When Theodore Lewis—the Dublin-born Orthodox rabbi who served as spiritual leader of Newport, Rhode Island’s Touro Synagogue for 36 years, beginning in 1949—passed away in 2010 at age 95, obituaries from Colorado to Ireland noted that among other events in his storied life, he had once been a guest on an episode of the popular American television game show To Tell the Truth.
The episode, sponsored by the cigarette manufacturer Marlboro and hosted by Bud Collyer, aired on CBS on the evening of June 30, 1959. Its celebrity panel, comprised of Jayne Meadows, Don Ameche, Kitty Carlisle, and Tom Poston, was tasked with determining which of three guests—each wearing a suit and tie, sporting a large black yarmulke, and claiming to be Theodore Lewis—was in fact “the only Irish-born rabbi in the United States.”
Collyer read Lewis’ signed affidavit aloud: “I, Rabbi Theodore Lewis, was born and raised in Dublin, Ireland. I was formerly the rabbi of the largest synagogue in Ireland. I am now the rabbi of the oldest synagogue in the United States—Touro Synagogue, in Newport, Rhode Island. Our congregation was founded in 1658 and the present building was dedicated in 1763. George Washington visited Touro Synagogue in 1790 and President Eisenhower paid a visit last year. Touro Synagogue is designated a National Historic Site by the federal government. I originally came to this country to find out why so many Irishmen came to America. This month I became an American citizen.”
After asking the three men questions about the Bible, Israel, Judaism, Irish history, and New England geography, all four panelists correctly identified which of the three was “the real Rabbi Theodore Lewis.” One of the guests had incorrectly cited Deuteronomy, rather than Leviticus, as the third book in the Bible. Another had mistakenly stated that Abba Eban, rather than Golda Meir, was Israel’s foreign minister. All of the erudite Lewis’ answers, however, had been accurate.
Meadows explained her vote by noting that the man who turned out to be Lewis not only “knew where Fall River, Massachusetts, was,” but also had “the rosy glow to his cheeks that looked like he might have lived in the Irish Sea for a while.” Ameche explained his vote by suggesting that the man who turned out to be Lewis had “the only legitimate Irish accent in the group.”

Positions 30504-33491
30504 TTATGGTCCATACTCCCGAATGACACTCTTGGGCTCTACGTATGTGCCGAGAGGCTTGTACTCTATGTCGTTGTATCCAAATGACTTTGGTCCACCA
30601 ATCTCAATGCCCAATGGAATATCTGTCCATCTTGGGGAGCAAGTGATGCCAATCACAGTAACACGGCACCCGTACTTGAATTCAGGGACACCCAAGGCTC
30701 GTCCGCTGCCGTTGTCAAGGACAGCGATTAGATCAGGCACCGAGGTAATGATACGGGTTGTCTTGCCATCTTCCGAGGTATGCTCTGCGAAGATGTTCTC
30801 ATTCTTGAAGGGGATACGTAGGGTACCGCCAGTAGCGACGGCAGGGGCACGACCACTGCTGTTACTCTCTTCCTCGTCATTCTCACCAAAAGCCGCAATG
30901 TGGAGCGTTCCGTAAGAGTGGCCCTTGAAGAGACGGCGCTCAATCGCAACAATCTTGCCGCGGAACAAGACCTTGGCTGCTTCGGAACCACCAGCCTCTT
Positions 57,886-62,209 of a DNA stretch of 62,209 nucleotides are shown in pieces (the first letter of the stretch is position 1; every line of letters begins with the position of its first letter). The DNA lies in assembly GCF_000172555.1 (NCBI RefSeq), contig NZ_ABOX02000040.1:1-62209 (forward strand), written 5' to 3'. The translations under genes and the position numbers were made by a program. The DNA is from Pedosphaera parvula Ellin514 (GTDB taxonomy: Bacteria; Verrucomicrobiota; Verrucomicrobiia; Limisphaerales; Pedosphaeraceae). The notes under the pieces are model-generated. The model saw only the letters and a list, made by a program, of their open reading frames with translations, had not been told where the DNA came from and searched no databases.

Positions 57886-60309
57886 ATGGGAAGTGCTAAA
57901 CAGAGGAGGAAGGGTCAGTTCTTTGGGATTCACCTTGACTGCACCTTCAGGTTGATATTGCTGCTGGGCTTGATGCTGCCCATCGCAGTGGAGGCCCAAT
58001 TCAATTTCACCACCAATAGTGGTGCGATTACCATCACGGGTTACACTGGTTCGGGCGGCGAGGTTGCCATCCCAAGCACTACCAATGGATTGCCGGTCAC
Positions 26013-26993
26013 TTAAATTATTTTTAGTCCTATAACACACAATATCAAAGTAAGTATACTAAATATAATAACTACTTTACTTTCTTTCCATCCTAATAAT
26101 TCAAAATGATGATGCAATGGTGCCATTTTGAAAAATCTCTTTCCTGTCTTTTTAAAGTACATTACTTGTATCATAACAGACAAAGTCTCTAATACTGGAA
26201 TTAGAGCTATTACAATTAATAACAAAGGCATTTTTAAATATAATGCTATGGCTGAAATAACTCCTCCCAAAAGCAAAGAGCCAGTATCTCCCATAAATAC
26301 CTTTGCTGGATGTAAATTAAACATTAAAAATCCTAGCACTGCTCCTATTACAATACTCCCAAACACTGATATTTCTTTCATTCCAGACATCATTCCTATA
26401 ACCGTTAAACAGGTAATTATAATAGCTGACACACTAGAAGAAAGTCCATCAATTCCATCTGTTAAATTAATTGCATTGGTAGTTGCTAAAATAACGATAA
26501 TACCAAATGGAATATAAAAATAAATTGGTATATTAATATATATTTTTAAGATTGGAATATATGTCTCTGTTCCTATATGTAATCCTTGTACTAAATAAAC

When Collyer requested that “the real Rabbi Theodore Lewis please stand up,” the tall, thickset Lewis—beside whom the other two guests had seemed especially diminutive—rose, smiling bashfully. After he sat down once more, the pair of rabbinic-impostors flanking him revealed themselves to be Philip Colleck, a New York City antiques dealer and gallery owner, and Sidney Gross, an all-night disc jockey on a New York radio station who was popularly known as “the voice of the night” because of the horror and suspense stories he told.
The show’s sponsor, Marlboro, offered a $150 prize to the three participants, to be split evenly between them, as well as a carton of cigarettes for each one. Immensely proud of being Touro Synagogue’s rabbi and an indefatigable promoter of awareness about its history, Lewis used his television appearance to inform viewers of its restoration fund and announced that he would be donating his winnings to the synagogue.
“The Touro Synagogue is one of the finest examples of classical colonial architecture. Currently, we are embarking on a restoration program and we hope to finish the restoration of the synagogue in October,” he explained in his Irish brogue. “Our aim is to have $300,000, and this will be by public donation and subscription.”
Collyer wished the rabbi success in his fundraising efforts, thanked the three men for participating, and reminded them that, “On your way out, you’ll find a carton of Marlboro cigarettes for each of you.” It was not readily apparent if Lewis also intended to donate his tobacco prize to Touro Synagogue.